Coronavirus: Wellington County’s Old Order Mennonite churches, schools ordered to close

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Latest COVID-19 modelling numbers indicate Ontario headed for lockdowns
While presenting the latest projected numbers, the province’s science advisory table said the current rate of infections sees Ontario heading to the territory of lockdowns seen in Europe by mid-December. Even with current interventions, cases are expected to continue growing. Matthew Bingley reports. – Nov 12, 2020

Wellington County’s health unit has ordered all Old Order Mennonite churches and schools to close immediately amid a spike in COVID-19 cases.

The directive was issued on Thursday evening by Wellington-Dufferin-Guelph Public Health’s medical officer of health, Dr. Nicola Mercer.


The order also requires members of this particular Mennonite community in the county to follow specific public health instructions, such as wearing a mask and physical distancing, along with restrictions on gatherings.

“I am saddened by the need for this extraordinary step,” Mercer said.

“COVID-19 poses a serious health risk to the Old Order Mennonite community and to all of us in the region. Sometimes we need to make difficult decisions to prevent the unchecked spread of this virus.”

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Mercer said there are two main concerns in the community — large weddings happening inside homes and barns, and students going to school without wearing a mask.

“We have two outbreaks that are currently ongoing — one in a school and one that was associated with a large wedding,” Mercer said.

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Wellington County continues to see an unusually high number of cases after reporting nine new positive tests on Thursday. Among the 161 confirmed cases, 27 are considered active, 131 are resolved, and three have been fatal.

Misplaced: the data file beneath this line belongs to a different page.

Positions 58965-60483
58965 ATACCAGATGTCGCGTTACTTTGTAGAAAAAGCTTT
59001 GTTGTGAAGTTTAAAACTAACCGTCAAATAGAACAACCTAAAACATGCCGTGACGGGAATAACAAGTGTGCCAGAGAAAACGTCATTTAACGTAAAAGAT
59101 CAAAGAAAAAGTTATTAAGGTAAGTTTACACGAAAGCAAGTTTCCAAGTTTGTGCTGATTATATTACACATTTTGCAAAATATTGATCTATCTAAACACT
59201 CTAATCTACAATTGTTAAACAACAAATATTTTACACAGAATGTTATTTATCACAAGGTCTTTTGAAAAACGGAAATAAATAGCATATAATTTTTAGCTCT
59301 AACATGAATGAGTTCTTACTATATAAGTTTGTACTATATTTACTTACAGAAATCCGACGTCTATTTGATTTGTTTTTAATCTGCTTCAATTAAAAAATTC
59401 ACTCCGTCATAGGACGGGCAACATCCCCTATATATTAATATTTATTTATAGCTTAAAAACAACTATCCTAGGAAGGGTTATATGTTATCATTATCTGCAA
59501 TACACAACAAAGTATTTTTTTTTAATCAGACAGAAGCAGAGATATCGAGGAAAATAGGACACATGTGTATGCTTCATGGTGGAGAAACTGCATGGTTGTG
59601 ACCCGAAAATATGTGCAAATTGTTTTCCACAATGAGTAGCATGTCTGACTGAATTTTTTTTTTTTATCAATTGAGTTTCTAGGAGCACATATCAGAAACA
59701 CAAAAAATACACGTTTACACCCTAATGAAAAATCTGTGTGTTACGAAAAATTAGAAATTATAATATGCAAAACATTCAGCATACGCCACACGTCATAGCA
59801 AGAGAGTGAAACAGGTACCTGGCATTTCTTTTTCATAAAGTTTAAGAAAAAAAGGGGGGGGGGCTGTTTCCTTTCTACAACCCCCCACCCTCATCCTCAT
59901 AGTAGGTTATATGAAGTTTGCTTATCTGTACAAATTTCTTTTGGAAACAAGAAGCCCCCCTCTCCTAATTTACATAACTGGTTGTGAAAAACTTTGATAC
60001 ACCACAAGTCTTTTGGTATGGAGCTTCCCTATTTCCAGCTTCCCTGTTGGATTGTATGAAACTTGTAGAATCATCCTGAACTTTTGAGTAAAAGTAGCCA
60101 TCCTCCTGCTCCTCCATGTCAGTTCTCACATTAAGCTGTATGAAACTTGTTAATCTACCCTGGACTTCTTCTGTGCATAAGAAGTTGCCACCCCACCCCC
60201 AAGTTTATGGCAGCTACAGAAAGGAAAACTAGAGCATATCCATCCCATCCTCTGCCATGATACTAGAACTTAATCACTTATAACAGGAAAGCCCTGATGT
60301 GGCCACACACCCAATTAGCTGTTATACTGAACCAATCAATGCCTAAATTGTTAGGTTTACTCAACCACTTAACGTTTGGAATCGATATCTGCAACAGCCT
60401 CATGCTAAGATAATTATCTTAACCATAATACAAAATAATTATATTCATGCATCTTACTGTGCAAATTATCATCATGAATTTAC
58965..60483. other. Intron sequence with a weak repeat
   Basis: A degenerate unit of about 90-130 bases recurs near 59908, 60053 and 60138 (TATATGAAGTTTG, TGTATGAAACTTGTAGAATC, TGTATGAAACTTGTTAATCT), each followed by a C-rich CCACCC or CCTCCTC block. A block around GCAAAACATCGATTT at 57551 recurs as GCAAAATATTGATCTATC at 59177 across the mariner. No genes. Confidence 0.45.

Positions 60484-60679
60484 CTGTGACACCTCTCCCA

In one week, Wellington County has added 32 cases and 11 people have recovered.

Mercer said a fair number of recent cases in the county are connected to the Old Order Mennonite community, but the bigger issue is the cases that they don’t know about.

Public health had attempted to set up a COVID-19 testing clinic in the community on a day earlier this month, but Mercer said no one showed up.

“It was rather disappointing,” she said.

But Mercer added that there was a meeting with some of the community leaders on Friday, which she described as productive, and the hope is to have more meetings. There is also a possibility to try another testing clinic for the community.

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Public health said that along with the increase in cases and two known outbreaks of COVID-19, the “uptake of public health measures has been low.”

It added that cases have been confirmed in the Old Order Mennonite community but health-care workers cannot conduct contact tracing because this information is not being provided.

“They are a very private community and I am certain there is some fear or concern that giving the government names of people is something they don’t want to do,” Mercer said.

“But we do need names or we can’t follow up with anybody if we don’t know where you’ve been or been in contact with.”

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